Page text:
Did someone say day trip? What about road trip or weekend getaway? Surrounded on several sides by water, New York has some amazing beaches of its own. But if you're got a hankering to get outside of the city, we've scouted the best beaches in the Hamptons and elsewhere on Long Island, as well as in New Jersey. We'll see you there! By Jessica Allen.
Southampton, about two hours from Manhattan, boasts 11 separate beaches stretched along seven miles of coastline. (And, yes, when people say they're going to "the Hamptons," Southampton is one of a few villages and hamlets they're referring to.) Coopers Beach offers chair and umbrella rentals, clean bathrooms, and a concession stand, just in case you forget to pack enough chips and soda. Best of all, it has lovely white sand lapped by the icy blue Atlantic. To get to this beach, you can drive, Uber, or make like the ladies of Sex and the City and take the Jitney.
Montauk prides itself as being "much more casual and laid back than the Hamptons," the cool cousin to the stodgier older sibling, if you will. Its beloved beach, Ditch Plains, boasts some fine, fine surfing (check Surfline before you go), but you can easily pass long hours just lounging about the low-frills beach, admiring the rugged, rocky landscape and lighthouse, which dates to the 1790s. You can get to Ditch Plains via the Long Island Railroad (about two-and-a-half hours from Penn Station).
Not to be confused with the California city of the same name, Long Island's Long Beach is super-close (about an hour from Penn Station on the Long Island Railroad, which offers a special train-tix-and-beach-admission combo), making it among the most popular daytrip destinations on this list. In addition to sun and surf, this beach features an eminently strollable boardwalk, tons of volleyball nets, concession stands, flying trapeze, and five-odd miles of soft, soft sand. Check out the events calendar for summer highlights, including concerts and art shows.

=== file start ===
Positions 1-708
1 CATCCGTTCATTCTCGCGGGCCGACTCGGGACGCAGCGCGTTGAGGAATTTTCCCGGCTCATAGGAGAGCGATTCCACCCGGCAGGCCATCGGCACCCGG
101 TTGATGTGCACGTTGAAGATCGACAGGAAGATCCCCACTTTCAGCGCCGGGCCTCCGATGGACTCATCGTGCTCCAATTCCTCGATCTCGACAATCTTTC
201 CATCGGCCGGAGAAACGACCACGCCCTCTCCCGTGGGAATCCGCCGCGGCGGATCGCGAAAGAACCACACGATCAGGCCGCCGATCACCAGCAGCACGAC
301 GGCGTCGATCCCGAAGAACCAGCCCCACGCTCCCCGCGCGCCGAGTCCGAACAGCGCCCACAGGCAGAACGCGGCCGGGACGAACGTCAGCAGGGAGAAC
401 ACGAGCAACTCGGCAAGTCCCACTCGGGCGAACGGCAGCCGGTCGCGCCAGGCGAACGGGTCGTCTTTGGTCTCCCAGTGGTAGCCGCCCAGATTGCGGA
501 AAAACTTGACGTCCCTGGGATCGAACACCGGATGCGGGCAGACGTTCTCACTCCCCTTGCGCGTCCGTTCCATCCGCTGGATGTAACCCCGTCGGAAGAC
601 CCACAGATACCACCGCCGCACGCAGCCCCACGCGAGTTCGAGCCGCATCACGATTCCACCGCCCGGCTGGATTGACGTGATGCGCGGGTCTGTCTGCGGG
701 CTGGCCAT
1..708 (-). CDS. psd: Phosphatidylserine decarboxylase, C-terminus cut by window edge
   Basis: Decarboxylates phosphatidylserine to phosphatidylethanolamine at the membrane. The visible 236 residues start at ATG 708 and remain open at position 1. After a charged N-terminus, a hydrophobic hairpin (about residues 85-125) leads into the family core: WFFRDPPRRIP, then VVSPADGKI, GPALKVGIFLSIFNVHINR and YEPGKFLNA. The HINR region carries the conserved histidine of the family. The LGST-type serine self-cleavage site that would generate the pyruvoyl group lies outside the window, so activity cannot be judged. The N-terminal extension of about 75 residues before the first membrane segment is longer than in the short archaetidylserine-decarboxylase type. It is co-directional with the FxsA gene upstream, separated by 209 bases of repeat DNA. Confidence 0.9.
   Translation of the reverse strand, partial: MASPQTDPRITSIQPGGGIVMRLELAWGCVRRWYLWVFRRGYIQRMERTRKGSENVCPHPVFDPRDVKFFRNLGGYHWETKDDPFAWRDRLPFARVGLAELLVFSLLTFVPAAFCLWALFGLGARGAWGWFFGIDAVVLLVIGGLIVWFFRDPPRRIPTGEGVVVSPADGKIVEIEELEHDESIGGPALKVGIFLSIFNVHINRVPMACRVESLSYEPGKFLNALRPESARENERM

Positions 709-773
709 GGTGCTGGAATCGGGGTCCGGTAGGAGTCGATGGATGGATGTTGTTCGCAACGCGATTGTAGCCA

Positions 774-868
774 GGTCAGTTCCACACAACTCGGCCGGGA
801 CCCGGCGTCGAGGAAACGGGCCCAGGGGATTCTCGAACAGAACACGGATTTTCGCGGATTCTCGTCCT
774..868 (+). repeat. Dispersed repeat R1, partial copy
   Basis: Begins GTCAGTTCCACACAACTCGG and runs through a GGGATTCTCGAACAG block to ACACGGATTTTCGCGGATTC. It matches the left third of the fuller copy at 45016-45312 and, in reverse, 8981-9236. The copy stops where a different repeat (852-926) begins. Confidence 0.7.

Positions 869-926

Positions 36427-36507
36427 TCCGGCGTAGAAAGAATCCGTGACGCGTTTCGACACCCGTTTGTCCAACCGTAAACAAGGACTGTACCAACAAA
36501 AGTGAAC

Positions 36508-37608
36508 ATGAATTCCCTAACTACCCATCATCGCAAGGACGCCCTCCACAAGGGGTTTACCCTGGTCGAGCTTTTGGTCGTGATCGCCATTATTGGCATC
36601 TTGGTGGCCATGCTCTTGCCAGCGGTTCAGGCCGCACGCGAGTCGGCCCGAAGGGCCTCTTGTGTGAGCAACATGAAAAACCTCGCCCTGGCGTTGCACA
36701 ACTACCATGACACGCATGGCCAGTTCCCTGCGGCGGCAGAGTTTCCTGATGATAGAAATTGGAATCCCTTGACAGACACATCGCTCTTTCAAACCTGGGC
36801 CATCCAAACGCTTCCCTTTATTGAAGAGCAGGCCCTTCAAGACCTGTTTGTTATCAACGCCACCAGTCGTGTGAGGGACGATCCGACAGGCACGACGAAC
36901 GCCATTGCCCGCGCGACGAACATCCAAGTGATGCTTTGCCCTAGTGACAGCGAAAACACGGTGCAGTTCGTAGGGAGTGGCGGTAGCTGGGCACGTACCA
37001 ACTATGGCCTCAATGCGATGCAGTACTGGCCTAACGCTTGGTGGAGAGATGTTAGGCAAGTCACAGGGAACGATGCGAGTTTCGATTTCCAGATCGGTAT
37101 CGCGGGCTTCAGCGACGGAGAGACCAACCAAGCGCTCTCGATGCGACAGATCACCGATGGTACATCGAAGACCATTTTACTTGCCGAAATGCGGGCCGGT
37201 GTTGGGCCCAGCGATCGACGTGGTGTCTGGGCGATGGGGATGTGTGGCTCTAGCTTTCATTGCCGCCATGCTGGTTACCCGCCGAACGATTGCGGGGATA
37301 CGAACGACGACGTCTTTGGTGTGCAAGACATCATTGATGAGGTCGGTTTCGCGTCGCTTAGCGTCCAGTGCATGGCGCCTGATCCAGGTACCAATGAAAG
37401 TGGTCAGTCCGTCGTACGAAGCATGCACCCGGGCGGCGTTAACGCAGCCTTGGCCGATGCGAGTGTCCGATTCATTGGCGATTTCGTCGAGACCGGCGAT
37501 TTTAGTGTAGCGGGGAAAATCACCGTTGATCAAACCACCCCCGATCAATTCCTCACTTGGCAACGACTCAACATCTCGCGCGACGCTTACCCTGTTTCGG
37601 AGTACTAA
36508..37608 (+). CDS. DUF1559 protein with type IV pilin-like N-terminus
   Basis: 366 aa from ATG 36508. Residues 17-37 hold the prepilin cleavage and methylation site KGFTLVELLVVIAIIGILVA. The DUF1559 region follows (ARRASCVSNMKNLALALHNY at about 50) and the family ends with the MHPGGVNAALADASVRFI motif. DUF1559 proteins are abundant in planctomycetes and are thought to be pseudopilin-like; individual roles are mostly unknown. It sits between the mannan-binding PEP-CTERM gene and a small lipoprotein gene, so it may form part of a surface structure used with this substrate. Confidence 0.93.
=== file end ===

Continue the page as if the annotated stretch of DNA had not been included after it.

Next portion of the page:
No less an authority than the National Park Service calls Fire Island "a collage of coastal life and history [with] [r]hythmic waves, high dunes, ancient maritime forests, historic landmarks and glimpses of wildlife." Sounds perfect, right? Right! You can get there by car, by bus, by taxi, or, our favorite route, by train + ferry. Once on Fire Island (a barrier island about 30 miles long and a quarter-mile wide), you'll want to head to quiet, quaint Ocean Beach.
Sandy Hook Beach is just terrific: you can gaze at the horizon or admire the Manhattan skyline in the distance. You can wade into the water or walk down the shore. You can contemplate history, imagining what things were like when Henry Hudson sailed here in the early 1600s. You can fish and frolic, sunbathe and belly-surf, hike and bike, pitch a tent and search the skies for 300+ species of migratory birds. (Note: some activities require permits.) The seven-mile-long beach, part of the extensive Gateway National Recreation Area, is about 30 minutes by ferry from Pier 11—Wall Street.
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